I can’t believe Thanksgiving is right around the corner. But it is approaching very fast. One of the most important things for my family during the holidays is actually spending time together. My grandma and I would always start prepping days before. Then we would wake up super early and start cooking so by the time everyone arrived, we can then spend time together. This Cajun spatchcock chicken is definitely the way to go if you don’t have a big family. The hardest part may be prepping the chicken for the oven. But other than that, it’s definitely way less work than a turkey. So if you aren’t feeling turkey this year, this chicken deserves a spot at the table.
Now, this year I’m struggling a bit because this is the very first holiday season we won’t be spending with our Grandmother. It is very difficult to even think about. She is currently back in Africa so this is the first year my siblings and I will start our own holiday traditions. But, her recipes are definitely going to be present.
Spatchcock chicken has always been a favorite of mine. Spatchcocking or butterflying a chicken doesn’t just cut down the cooking time. But, it also allows you to be more creative with the cooking process. After removing the backbone, you can now flatten and open the chicken. This allows you to cook the bird in many different ways from the oven to the grill to pan frying.
I know there are some people who don’t always love the process of cooking a turkey. Which I completely understand. There is nothing wrong with switching things up every Thanksgiving. My family has always been into switching things up. We’ve done Cornish game hens, roasts, and even fish. So don’t be afraid to go beyond the norm. It’s fun and different. Give this Cajun spatchcock chicken a try and you won’t regret it. It is rubbed with yummy cajun spices roasted to perfection.
WHOLE 30 II PALEO II KETO
Break out of the norm. No turkey needed. The spatchcocking method will result in golden crispy skin and tender and juicy meat. Spatchcocking the bird also cuts the cooking time. Try something new this holiday and pair this bird with your Thanksgiving sides.
1 (5 lb.) Whole free-range chicken
3 whole carrots (cut into 1-inch pieces)
1/2 lb. mini potatoes – quartered (a medley of gold, red and purple)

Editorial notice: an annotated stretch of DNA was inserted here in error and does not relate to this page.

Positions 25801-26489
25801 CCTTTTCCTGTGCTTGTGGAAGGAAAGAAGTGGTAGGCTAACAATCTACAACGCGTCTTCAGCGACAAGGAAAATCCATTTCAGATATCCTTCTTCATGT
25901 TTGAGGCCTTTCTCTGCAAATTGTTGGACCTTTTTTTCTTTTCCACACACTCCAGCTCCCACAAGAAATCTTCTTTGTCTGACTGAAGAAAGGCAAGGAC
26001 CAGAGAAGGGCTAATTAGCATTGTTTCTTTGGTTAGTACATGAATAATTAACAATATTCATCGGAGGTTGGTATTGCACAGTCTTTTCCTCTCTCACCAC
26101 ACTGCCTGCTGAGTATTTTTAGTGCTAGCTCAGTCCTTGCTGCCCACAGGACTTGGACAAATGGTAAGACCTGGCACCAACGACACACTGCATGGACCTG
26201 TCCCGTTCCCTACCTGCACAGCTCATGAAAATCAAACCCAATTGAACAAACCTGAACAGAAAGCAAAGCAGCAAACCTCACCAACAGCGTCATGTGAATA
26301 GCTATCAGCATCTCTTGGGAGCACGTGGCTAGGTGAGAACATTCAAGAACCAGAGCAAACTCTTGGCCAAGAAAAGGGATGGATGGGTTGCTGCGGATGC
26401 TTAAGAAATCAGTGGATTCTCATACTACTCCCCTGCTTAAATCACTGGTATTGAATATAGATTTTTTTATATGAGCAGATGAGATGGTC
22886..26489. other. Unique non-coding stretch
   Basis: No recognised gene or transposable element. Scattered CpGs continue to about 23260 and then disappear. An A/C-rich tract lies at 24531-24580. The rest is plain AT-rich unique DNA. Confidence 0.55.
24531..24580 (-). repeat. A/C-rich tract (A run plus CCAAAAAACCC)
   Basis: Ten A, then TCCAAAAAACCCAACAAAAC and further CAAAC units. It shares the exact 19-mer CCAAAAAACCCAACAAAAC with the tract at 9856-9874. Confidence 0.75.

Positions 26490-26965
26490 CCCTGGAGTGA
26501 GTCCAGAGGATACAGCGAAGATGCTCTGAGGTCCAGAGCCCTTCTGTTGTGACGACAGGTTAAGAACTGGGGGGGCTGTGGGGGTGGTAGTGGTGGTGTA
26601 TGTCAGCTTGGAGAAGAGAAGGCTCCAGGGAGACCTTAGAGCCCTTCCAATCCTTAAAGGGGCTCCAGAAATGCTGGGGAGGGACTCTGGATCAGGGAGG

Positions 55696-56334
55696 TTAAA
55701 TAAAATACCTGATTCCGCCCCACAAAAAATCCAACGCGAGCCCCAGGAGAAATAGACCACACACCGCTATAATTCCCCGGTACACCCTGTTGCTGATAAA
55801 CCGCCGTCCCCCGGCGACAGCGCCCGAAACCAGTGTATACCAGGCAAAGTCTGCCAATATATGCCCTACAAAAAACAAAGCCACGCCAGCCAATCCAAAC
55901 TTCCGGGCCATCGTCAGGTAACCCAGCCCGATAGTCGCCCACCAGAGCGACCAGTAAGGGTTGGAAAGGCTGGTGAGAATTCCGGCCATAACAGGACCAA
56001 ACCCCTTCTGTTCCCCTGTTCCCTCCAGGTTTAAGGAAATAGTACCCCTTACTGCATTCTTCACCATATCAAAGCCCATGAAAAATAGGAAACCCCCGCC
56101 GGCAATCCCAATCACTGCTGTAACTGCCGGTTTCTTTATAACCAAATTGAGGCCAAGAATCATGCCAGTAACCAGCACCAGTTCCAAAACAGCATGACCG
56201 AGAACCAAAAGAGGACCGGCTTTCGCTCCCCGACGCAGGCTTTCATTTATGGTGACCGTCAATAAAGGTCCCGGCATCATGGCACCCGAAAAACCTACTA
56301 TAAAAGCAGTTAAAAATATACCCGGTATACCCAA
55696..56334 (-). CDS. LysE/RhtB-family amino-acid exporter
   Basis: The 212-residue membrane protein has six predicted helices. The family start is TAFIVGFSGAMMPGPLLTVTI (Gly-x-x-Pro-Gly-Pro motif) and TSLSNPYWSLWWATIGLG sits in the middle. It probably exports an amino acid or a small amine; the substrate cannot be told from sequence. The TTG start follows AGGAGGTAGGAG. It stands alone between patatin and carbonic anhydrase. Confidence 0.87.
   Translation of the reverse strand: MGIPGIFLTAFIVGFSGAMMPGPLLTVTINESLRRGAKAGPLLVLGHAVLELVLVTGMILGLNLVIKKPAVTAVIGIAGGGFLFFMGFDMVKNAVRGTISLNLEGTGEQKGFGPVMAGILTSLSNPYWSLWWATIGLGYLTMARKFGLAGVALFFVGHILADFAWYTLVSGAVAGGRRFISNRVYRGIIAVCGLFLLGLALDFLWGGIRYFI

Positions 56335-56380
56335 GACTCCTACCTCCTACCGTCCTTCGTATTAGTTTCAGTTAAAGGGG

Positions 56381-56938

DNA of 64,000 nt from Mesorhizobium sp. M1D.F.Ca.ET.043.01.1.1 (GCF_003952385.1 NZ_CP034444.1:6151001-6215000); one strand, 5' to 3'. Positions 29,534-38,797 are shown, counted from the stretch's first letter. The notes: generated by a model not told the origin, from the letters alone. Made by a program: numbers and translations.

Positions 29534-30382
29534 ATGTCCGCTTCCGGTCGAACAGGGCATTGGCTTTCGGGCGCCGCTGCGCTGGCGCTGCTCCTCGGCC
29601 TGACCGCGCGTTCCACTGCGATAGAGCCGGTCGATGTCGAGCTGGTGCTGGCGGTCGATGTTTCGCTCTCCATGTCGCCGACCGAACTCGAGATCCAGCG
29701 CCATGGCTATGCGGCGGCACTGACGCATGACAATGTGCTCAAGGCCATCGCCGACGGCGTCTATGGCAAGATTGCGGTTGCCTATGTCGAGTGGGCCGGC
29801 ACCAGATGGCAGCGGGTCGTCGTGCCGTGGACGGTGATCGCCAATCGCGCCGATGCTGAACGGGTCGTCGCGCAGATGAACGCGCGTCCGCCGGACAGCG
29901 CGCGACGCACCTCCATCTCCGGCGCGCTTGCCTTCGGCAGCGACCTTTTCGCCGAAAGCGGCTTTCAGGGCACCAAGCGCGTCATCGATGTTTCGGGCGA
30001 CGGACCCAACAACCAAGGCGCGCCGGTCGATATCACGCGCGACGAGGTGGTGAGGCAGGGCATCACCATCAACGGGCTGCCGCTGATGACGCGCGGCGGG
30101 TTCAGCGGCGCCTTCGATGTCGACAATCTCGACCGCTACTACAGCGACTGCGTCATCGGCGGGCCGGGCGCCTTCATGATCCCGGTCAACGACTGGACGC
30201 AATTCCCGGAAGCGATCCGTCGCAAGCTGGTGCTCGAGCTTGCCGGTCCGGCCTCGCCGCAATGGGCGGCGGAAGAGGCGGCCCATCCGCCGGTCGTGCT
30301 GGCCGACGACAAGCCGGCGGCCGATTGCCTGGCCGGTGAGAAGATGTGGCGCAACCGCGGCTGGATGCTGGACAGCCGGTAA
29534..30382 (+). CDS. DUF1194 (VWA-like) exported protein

salt and pepper
1 tbsp. avocado oil
2 garlic cloves (finely minced)
1 1/4 tsp. Pink Himalayan sea salt (more or less to adjust to taste)
1 tsp. chili powder
1 tsp. onion powder
1/2 tsp. dried oregano
1/4 tsp. dried thyme
1 tsp. smoked paprika
1/2 tsp. crushed red pepper flakes
1/4 tsp cayenne pepper
1 1/2 tbsp lemon juice
1/4 cup melted ghee
To start, preheat the oven to 425 degrees F.
Now, rinse and pat chicken dry with a clean paper towel. Then, place chicken breast side down on a cutting board/clean surface with the legs towards you. Using kitchen shears, cut along one side of the backbone (starting at thigh end). Then, turn the chicken around and cut along the other side. Remove the backbone and save for soup or stock. Open chicken like a book (breast side up). Using the heel of your palm, press firmly against the breastbone until it cracks.
In a small mixing bowl, stir together all the ingredients for the spice rub. Rub spice mixture all over the chicken making sure you get under the skin of the breasts and thighs. Now, tuck wing tips under the chicken so it doesn’t burn.
Place chicken on a large baking sheet lined with parchment paper and transfer to the oven. Bake for 15 minutes. While the chicken bakes, toss the potatoes with the avocado oil and season with salt and pepper. and lower the oven temperature to 400 degrees F.
Add the potatoes and carrots around the chicken and bake for 40-45 minutes or until the vegetables are tender and an instant thermometer inserted into the thickest part of the breast or thigh reads 165-170 degrees F. Carve chicken and swerve with the pan drippings.
Carve chicken and serve with the pan drippings.
You can prep the chicken the night before by spatchcocking it and rubbing it with the spice rub then storing it in the fridge overnight and roasting the next day.